A strange self-importance

May 7th, 2008 by Colonel Tiki

There is an aspect of many contemporary blogs that troubles me. I suppose I am troubled and annoyed because (like most things) I dislike my own tendencies and therefore see these tendencies more clearly in others. So existentially, this rant is directed mostly to myself.

The trend I speak of is the (to me) feigned pretentiousness of the novel. Now, I am the first to admit the joy of intellectualizing my hobbies, it is the curse of the overly educated and the lingering disease of the post-modern. However, I do try to keep a healthy grip on perspective. Yes, there is artistry and craft and great deep involvement of the minutia of flavor profiles; the alchemy of taste! However, for crying out loud, It’s just food / drink.

There’s no reason it can’t be both: I’m comfortable and (candidly) revel in ambiguity and cognitive dissonance. Aristotle may be wrong; “a” can equal “not a.” And yes, below I’ll be generalizing and paint with wide strokes:

For instance, The slow food movement. While wonderful and aligned with my own tastes and political leanings, etc. As explained to my mother-in-law, she replied: “Oh, you mean food?” You know, like your grandparents used to eat before the 50’s tech marvel fads of highways, distribution, production, suburbs and supermarkets changed things?

Canning, preserving, smoking, curing, head-to-tail: What your great-grandmother used to call “Wednesday.”


I do not mean to malign the renaissance of foodcraft (or any craft, for that matter). Nor do I wish to marginalize the wonder of discovery of these lost arts. I do however have my fill of those who are so god-damned pretentious about them. I wish we could stop pretending to be so god damned expectant of external validation of our personal growth in discovery. That’s all.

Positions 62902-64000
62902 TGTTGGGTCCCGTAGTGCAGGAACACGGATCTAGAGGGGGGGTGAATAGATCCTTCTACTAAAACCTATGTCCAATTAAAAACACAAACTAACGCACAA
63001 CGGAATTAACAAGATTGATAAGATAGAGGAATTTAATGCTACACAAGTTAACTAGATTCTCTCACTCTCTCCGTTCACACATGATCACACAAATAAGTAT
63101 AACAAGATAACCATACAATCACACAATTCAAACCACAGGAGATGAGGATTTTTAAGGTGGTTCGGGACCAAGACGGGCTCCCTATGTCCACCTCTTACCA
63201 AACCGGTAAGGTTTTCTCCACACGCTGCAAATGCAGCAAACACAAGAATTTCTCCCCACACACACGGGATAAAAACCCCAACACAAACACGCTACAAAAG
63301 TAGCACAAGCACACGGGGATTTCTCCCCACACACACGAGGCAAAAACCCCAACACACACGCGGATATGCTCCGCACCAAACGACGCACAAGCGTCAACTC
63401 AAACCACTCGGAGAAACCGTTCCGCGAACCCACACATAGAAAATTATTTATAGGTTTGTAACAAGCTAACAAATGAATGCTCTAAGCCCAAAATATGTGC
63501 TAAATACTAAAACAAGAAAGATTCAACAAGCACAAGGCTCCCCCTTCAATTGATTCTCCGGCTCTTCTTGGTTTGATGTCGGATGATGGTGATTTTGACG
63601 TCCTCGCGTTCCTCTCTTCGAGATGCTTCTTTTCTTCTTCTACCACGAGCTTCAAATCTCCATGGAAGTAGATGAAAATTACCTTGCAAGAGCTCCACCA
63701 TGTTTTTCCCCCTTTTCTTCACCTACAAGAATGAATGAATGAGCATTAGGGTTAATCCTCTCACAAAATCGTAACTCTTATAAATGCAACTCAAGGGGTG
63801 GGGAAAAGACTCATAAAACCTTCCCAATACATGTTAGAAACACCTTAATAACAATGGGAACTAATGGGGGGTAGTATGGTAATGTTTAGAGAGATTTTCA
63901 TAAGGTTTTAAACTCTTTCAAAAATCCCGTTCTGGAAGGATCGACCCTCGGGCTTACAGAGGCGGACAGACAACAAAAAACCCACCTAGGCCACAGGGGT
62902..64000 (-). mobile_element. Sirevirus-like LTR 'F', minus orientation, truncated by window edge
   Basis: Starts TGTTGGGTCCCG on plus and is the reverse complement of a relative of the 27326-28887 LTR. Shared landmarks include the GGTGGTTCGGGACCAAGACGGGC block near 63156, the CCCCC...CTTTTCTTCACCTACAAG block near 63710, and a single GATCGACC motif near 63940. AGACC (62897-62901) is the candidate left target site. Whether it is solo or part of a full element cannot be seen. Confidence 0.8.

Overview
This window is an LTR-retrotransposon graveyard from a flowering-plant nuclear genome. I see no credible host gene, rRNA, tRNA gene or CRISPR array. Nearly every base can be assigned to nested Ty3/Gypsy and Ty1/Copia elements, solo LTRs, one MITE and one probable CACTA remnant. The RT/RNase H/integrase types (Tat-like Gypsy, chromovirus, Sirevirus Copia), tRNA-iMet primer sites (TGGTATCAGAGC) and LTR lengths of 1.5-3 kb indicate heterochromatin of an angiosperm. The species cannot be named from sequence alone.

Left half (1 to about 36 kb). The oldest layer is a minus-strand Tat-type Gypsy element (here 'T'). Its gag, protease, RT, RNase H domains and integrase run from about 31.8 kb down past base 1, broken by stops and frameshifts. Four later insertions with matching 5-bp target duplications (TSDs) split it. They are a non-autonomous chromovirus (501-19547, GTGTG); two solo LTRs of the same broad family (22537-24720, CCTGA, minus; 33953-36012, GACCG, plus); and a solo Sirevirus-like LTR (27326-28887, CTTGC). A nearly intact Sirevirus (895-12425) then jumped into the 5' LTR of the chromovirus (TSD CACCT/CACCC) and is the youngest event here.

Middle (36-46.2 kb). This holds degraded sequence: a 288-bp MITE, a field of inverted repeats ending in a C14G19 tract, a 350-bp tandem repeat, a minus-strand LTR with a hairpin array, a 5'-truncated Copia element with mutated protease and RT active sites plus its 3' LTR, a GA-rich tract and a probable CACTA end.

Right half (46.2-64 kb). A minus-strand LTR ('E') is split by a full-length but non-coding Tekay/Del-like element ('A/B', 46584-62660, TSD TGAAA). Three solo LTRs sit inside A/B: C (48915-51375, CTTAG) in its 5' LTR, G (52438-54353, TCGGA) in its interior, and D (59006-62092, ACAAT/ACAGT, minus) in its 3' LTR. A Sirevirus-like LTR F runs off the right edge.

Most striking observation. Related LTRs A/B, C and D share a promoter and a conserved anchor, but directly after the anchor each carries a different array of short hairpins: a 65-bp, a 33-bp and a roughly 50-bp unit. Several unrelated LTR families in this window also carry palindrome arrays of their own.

I mean, I know our damn generation has to deign irony or some other handle to deal with the fact that we’re broke and our market system is imploding and so we’re drinking Pabst and making mac and cheese (with local non-hormone artisan cheese). But really? Really? You don’t get a god-damned gold star no matter how well you can use the macro setting on your new digital camera. I’ll thank you for the recipes, though. They’re super tasty.

2 Responses to “A strange self-importance”

  1. Craig Hermann says:

    I have a related rantish comment regarding the cocktail culture. I’ll save that for a bit, perhaps after I post more real content. I don’t want to become all live-journal-y.

  2. Heather says:

    Hmmm, this sort of puts a damper on my planned blog post about my organic free range local French Breakfast Radishes that I pickled this weekend, complete with macro picks of a seemingly random tumble of radish greens. I really wanted that gold star, too.

    I’ve internalized preserving to such a degree that I have trouble seeing it in the light of hipster couture – it’s just what you DO in the summer.

    Honestly, I think work ethic is at the heart of it all. Making things from scratch (brewing, cooking, butchering, etc) is work, hard physical work that takes patience and is often boring (as I remember every July when I’m standing for 4 hours over a pot of bubbling strawberry jam in a 100F kitchen). Our generation excels at many things, but tedium is not one of them. So we have to make it meaningful, or at least underline how HARD it all is so that everyone is impressed.

    If only we could start the slow laundry movement, I’d be all over it.

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